Once considered a powerhouse in shipbuilding with an order book of Rs 16,600 crore, Gujarat’s ABG Shipyard is now under probe for fraud. On a complaint by the State Bank of India, the CBI recently booked ABG Shipyard, its directors, and ABG International Pvt Limited for allegedly causing losses of Rs 22,842 crore to a consortium of 28 banks.
A decade of losses.
Until the end of 2012-13, ABG Shipyard was thriving, with a net profit of Rs 107 crore. The slide started the following year, with a loss of Rs 199 crore. By March 2016, its net loss had mounted to Rs 3,704 crore, up from Rs 897 crore in 2014-15. Revenues had fallen to Rs 37 crore, from Rs 401 crore a year earlier.
The company undertook a debt restructuring exercise in 2013-14. In its annual report that year, it cited the cancellation of new ship/vessel orders, reduced lending from banks, high borrowing costs, low capacity utilisation of the Dahej shipyard in Surat, and the expiry of the Centre’s shipbuilding subsidy scheme in 2007.
An independent auditor’s report, annexed with ABG Shipyard’s annual report for 2015-16, mentions legal proceedings by some creditors, and a showcause notice from the Directorate of Revenue Intelligence, Mumbai, alleging fraud by ABG employees. The report said the auditor and the management had not noticed or reported any fraud.
Registered with the Registrar of Companies in Ahmedabad, ABG Shipyard Ltd was incorporated as Magdalla Shipyard Pvt Ltd in March 1985. It became ABG Shipyard Pvt Ltd in May 1995 and ABG Shipyard Ltd in June 1995.
Between 1990, when it delivered its first ship, and 2013, it built over 165 ships, 80% of them for international customers. In 2000, it got its first government order to build two inceptor boats for the Coast Guard; in 2011, the Centre gave it a licence to build defence ships, including submarines.
By February 2012, ABG Shipyard had an order book of Rs 16,600 crore. Its main shipyard was spread over 35 acres on the banks of the Tapi in Magdalla, Surat. It later set up a second shipyard in Dahej, Bharuch, 150 km from Magdalla, following an MoU with the Gujarat Maritime Board for a long-term lease of land and waterfront usage.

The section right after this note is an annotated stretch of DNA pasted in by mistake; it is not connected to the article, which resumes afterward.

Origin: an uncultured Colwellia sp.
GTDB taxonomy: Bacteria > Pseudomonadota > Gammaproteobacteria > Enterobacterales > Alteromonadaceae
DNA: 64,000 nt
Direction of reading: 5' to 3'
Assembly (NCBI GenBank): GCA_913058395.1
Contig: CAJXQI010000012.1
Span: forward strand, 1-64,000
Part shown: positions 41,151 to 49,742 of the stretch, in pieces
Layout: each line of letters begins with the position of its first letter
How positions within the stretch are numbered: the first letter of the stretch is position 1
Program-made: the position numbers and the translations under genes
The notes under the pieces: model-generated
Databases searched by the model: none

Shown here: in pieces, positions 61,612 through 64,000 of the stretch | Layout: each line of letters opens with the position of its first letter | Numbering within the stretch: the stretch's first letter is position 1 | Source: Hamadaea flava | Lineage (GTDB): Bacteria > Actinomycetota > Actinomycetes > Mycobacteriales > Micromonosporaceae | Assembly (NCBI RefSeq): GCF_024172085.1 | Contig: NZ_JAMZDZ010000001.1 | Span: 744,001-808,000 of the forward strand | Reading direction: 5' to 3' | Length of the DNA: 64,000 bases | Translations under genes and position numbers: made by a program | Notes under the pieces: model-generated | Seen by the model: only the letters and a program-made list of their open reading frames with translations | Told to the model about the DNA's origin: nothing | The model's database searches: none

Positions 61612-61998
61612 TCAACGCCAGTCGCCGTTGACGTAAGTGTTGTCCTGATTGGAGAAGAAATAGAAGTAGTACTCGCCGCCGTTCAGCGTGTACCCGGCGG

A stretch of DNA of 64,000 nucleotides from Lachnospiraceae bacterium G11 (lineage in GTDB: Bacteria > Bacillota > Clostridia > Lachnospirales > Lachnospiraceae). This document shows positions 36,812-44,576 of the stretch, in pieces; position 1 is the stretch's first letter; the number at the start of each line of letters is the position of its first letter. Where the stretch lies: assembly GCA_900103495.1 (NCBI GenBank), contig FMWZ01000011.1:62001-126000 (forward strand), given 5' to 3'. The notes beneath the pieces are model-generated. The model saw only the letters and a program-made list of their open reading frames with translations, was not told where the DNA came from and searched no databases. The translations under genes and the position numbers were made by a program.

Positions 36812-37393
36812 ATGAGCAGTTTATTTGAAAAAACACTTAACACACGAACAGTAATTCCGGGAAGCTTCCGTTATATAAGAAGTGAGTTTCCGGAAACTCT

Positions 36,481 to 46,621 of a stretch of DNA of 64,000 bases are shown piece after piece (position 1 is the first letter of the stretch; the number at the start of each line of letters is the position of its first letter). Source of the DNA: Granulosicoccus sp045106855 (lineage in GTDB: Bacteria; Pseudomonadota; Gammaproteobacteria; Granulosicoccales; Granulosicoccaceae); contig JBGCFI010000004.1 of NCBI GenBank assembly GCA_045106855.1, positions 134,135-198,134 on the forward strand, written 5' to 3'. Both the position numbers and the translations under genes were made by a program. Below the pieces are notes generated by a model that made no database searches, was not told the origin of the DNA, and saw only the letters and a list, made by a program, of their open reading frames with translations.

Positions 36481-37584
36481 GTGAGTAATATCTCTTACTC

The company signed MoUs for large projects at the Vibrant Gujarat summits, including one of Rs. 2500 crore for a third shipyard.
Acquisitions and subsidiaries
ABG Shipyard acquired UAE-based Crossocean Ship Repair Limited, FZE, Fujairah on January 22, 2006, but sold it off in March 2008. In 2007-08, ABG acquired Vipul Shipyard, adjacent to its Magdalla shipyard.
A key acquisition was of Western India Shipyard Limited (WISL), Goa, through a deal with ICICI Bank and other lenders. ABG held a 60.15% controlling stake in WISL, which repaired ships of the Navy, Coast Guard, and private players. It recorded its highest turnover of Rs 114 crore in 2010-11, before slipping into the red in 2012-13. The company suspended ship repair operations in 2016. In 2015-16, its promoters decided to disinvest in it.
ABG International Pvt. Ltd. was the holding company. ABG Shipyard had a controlling stake in Eleventh Land Developers Pvt Ltd, ABG FPSO Pvt, and Vipul Shipyard. At various points, it had over 55 subsidiary companies.
Seizure and liquidation
In 2007, ABG Shipyard inked a Rs 50-crore MoU for a maritime university. On Monday, the Gujarat Industrial Development Corporation (GIDC) on Monday took possession of 1.21 lakh sq m of land allotted in Icchapore, Surat, for the university. "We have taken back possession of the land as it was not used for the purpose allotted to the company," GIDC vice-chairman M. Thennarasan said.
The plot had been allotted at Rs 700/sq m, 50% of the prevailing premium price of Rs 1,400/ sq m, a concession red-flagged in the CAG report tabled in the Assembly in 2014. The CAG also found the Gujarat Maritime Board (GMB) was not taking action against the shipbuilder for non-payment of lease rental. GMB officials confirmed that dues from ABG Shipyard are still pending.
In an order on April 25, 2019, in ICICI Bank vs ABG Shipyard, the National Company Law Tribunal (NCLT) ordered the liquidation of the company under Section 33 of the Insolvency and Bankruptcy Code. In December 2020, the NCLT’s Ahmedabad bench allowed the liquidator to carry out a private sale of assets, after an auction found no bidders. Apart from five ships, the assets being liquidated are 92,000 sq m of residential land in Bharuch and Gaviar, 4.14 lakh sq m of industrial land near Magdalla port, and 27 acres of agricultural land in Diamond Harbour, Kolkata.